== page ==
- Thursday, July 17, 2008, 5 p.m.
- Centennial Hall, 124 10th St., Steamboat Springs
Steamboat Springs Steamboat 700 has won a small victory in the battle to be built.
The Steamboat Springs Planning Commission voted, 4-3, late Thursday night to recommend an expansion of the Urban Growth Boundary in western Steamboat Springs to accommodate 185 acres of the proposed Steamboat 700 development.
The Steamboat 700 team still needs to win a recommendation for approval from the Routt County Planning Commission, and the final decision about its urban growth boundary re-quest will come Aug. 12, during a joint meeting of the Steamboat Springs City Council and the Routt County Board of Commissioners.
The UGB is a line that was established by the Steamboat Springs Area Community Plan to delineate between land to be developed for future urban use and lands that should be kept for rural use.
Inclusion of a site in the UGB is a step toward annexing the site into city limits.
Steamboat planning commissioners Kathi Meyer, Karen Dixon, Tom Ernst and alternate Brian Hanlen supported a UGB expansion for Steamboat 700, while commissioners Rich Levy, Sarah Fox and Cedar Beauregard voted against an expansion.
City Planner Jason Peasley advised the commissioners to ask themselves, "Is this property appropriate for developing and does it meet the needs of the community?" when deciding whether to extend the UGB.
Steamboat 700 is a proposed 700-acre development - 185 acres of which lie outside the UGB - that could include up to 2,200 residences and 300,000 square feet of commercial space. The area that lies within the UGB is designated by the West of Steamboat Springs Area Plan to be developed into a mixed-use community for future growth.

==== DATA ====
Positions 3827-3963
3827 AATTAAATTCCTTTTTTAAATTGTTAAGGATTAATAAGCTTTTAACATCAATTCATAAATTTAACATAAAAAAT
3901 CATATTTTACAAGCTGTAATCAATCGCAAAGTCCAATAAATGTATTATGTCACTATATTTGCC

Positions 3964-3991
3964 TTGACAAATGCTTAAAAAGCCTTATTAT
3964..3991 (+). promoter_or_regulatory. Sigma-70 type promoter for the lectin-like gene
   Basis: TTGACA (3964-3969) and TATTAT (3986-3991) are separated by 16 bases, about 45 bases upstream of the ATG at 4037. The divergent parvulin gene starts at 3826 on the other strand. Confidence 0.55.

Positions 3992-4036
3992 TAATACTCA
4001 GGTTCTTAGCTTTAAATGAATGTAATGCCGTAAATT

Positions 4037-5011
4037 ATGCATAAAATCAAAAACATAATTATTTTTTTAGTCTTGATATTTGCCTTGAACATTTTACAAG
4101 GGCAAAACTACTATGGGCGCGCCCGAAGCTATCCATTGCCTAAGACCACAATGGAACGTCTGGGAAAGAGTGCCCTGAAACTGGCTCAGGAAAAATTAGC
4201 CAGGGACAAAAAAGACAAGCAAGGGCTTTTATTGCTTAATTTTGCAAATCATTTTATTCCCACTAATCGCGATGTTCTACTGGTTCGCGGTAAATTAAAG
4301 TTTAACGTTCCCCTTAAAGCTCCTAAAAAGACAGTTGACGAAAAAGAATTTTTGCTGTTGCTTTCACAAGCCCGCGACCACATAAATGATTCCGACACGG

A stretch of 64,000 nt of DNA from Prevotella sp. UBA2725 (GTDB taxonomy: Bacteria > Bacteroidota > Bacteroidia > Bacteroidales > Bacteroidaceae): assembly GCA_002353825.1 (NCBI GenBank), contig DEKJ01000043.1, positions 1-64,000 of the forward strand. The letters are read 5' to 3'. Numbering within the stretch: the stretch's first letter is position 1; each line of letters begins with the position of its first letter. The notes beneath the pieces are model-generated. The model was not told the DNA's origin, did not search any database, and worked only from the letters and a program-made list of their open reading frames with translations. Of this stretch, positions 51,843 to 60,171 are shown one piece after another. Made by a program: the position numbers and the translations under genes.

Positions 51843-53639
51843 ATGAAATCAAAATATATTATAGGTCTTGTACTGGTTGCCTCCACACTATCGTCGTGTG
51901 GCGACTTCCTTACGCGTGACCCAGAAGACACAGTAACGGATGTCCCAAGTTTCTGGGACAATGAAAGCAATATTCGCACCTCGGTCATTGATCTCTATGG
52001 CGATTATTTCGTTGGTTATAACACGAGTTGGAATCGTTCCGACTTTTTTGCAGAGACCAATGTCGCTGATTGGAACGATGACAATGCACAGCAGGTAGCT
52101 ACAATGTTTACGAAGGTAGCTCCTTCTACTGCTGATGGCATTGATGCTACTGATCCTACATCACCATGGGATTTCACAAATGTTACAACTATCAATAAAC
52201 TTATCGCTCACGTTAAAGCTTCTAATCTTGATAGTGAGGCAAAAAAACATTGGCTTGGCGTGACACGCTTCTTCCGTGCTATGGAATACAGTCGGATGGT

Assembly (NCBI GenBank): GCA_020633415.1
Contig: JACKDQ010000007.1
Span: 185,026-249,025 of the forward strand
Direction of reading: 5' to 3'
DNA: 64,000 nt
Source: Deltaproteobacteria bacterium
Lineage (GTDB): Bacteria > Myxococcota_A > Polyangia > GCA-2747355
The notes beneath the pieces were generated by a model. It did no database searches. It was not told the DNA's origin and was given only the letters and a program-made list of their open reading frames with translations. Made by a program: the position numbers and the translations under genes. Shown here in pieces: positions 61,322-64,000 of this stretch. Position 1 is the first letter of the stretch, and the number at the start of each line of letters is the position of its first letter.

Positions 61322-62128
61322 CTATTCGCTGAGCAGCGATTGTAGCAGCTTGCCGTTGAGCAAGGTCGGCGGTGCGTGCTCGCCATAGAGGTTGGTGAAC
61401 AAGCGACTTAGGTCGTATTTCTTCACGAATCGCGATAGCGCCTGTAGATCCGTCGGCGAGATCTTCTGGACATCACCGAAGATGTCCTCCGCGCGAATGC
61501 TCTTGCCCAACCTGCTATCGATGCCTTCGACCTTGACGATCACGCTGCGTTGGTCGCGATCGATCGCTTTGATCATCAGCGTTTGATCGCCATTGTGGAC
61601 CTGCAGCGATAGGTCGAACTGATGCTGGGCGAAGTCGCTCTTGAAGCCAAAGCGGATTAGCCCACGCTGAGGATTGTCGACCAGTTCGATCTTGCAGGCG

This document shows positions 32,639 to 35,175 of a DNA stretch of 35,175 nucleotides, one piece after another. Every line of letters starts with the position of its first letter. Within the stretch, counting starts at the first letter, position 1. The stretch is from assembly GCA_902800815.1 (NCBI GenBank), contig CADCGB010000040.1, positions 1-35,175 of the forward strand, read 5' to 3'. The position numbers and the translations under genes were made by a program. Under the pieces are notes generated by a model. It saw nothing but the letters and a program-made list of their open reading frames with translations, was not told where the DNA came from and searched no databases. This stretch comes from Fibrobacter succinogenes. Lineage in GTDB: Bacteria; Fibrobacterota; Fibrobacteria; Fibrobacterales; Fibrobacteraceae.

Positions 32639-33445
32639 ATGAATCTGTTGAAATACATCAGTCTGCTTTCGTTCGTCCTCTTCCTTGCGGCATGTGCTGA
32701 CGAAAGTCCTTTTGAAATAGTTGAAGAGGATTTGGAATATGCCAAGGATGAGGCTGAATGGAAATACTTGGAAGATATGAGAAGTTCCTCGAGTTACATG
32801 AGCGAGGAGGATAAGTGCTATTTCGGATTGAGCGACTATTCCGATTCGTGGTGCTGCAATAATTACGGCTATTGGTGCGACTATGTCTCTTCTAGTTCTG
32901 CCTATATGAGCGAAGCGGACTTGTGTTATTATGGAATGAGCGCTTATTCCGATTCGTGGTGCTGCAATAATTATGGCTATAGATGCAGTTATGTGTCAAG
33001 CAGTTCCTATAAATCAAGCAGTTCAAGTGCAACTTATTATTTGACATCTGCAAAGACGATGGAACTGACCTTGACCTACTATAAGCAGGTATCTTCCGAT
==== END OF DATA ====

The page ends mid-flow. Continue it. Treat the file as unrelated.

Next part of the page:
"The biggest part of this was that, in my opinion, moving the UGB here is a logical change," Meyer said of her decision to recommend approval. West of Steamboat Springs already is identified as the direction the city should grow, Meyer said, and the applicant demonstrated that the existing UGB wasn't based on any physical constraints on the property.
Although Levy agreed that development should occur west of the city, he disapproved of the amount of development proposed by Steamboat 700.
"I think this kind of expanded development is premature," Levy said, citing the lack of a traffic study and unknown capacities of U.S. 40. He said the UGB was created as a growth-rate control mechanism and is the only such tool at the city's disposal.
"The community stated rapid growth as one of their top concerns," Levy said. "And I think this is what that is."
Meyer said one person spoke during public comment to encourage following the guidelines of the West of Steamboat Springs Area Plan and allow growth to take place in the area.
"We are pleased that they approved it," Steamboat 700 land-use attorney Bob Weiss said. "The applicant is proposing a master plan that encompasses the whole property and in order to provide all of the things the city wants, such as affordable housing and a trail system," the UGB needs to be amended to include the entire property, Weiss said.
He added that if the UGB isn't amended, the way the land is currently zoned, then "it will end up being several large-lot trophy houses, and I don't think that is in the best interest of the community."
The UGB line is not permanent and is intended to be a growth management tool that requires lengthy community discussion about the future growth goals of the city before it can be amended, city planners said.
There are three more public meetings to discuss this year's five applications to amend the UGB before the Steamboat Springs City Council and Routt County Board of Commissioners make the final decisions in August.
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